Interchange Reform Is Here: Ensure Your Hotel Reaps the Rewards
By William Collins Executive Director Vertical Market Strategy, Heartland Payment Systems | December 18, 2011
Co-authored by Robert Baldwin, President, Heartland Payment Systems
The long-awaited implementation of the Durbin Amendment, which lowered debit interchange (“swipe”) fees, is finally a reality as the law went into effect on October 1, 2011. Swipe fees are imposed by the card brands (Visa®, MasterCard® and Discover® Network; American Express follows a different pricing model) that the issuing banks in turn collect from businesses every time a consumer uses his/her credit or debit card. Prior to October 1, those fees equaled to about 1.5 to 2.5 percent for each card-based purchase.
As most hotel operators are undoubtedly aware, payment processing costs are among one of the highest expenses they incur. The larger the transaction, the larger the processing cost. However, due to the swipe fee reform, every time a guest pays for their room, spa services, meals or other amenities with their debit card, the hotel should be seeing savings as a result of the fee reform.
What is Swipe Fee Reform?
In July 2010, President Obama signed the Dodd-Frank Wall Street Reform and Consumer Protection Act, commonly known as the financial reform bill, that, among various other provisions, directed the Federal Reserve Board to ensure that debit-swipe fees are “reasonable and proportional” to the cost of processing transactions.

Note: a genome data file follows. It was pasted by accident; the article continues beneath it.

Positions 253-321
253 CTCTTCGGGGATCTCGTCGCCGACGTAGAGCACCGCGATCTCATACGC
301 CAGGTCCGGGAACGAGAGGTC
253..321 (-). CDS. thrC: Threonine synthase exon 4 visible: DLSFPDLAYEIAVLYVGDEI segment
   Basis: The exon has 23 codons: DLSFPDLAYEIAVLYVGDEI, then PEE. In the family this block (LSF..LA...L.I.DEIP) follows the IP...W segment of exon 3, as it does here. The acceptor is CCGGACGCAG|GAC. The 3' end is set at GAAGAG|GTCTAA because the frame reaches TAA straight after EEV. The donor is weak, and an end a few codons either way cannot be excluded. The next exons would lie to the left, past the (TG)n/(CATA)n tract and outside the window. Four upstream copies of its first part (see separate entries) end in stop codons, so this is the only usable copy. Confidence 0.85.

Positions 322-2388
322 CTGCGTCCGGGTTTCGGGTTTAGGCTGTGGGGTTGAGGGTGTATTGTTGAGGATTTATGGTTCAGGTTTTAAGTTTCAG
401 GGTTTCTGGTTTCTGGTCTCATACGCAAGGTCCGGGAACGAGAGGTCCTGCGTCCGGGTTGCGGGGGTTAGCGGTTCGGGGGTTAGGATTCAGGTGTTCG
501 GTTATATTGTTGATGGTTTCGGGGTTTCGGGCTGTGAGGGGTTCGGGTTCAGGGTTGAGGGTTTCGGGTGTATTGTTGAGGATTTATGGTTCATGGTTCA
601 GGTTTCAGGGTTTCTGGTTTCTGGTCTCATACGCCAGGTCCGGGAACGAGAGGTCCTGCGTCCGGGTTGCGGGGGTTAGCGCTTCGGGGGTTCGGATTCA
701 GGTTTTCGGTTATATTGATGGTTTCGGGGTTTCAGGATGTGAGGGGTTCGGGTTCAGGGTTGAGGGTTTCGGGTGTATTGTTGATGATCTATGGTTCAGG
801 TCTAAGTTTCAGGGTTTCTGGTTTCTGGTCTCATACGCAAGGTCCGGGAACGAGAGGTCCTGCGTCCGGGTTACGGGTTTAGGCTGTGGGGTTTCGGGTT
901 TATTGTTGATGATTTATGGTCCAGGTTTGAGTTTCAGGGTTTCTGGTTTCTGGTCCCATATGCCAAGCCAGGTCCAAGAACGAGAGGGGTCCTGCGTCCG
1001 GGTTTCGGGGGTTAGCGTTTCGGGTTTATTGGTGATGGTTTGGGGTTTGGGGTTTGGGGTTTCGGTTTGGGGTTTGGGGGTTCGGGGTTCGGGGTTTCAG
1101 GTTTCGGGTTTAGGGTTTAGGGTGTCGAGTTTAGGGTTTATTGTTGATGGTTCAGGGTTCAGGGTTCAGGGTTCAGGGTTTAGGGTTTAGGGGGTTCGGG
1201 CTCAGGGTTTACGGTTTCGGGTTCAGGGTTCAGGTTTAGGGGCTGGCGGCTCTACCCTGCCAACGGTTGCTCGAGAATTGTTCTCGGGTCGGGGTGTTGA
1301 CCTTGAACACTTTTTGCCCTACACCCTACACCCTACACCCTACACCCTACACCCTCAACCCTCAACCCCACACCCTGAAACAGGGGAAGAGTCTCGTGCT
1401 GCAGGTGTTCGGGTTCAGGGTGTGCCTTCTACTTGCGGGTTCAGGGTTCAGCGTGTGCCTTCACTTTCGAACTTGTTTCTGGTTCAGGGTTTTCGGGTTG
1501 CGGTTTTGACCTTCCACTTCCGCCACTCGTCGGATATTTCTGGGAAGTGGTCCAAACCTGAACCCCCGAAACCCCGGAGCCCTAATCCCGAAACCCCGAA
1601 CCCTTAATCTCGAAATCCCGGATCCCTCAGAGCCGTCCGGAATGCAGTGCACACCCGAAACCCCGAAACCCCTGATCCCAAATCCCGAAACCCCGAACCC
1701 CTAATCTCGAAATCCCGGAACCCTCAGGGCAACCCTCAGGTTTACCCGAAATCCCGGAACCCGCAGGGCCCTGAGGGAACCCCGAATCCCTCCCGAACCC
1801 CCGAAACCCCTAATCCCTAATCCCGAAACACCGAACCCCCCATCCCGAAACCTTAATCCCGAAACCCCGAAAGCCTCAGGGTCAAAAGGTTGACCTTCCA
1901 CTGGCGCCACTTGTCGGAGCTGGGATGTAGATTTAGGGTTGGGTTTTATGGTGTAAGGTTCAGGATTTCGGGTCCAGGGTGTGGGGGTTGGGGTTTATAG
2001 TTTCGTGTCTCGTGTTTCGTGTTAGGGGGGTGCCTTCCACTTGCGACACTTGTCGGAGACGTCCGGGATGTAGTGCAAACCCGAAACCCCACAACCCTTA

After much deliberation and almost one year later, on June 29, 2011, the Federal Reserve Board issued its final ruling to lower the cap on debit interchange fees to 21 cents per transaction, plus 0.05 percent of the volume of transaction, effective October 1, 2011. Although this is nearly double the Fed’s initial proposal of 12 cents, this is a significant reduction from the average of 44 cents that retailers currently pay per debit card purchase. The rules also state that issuers can charge an additional one cent if they comply with certain fraud protection policies and procedures.
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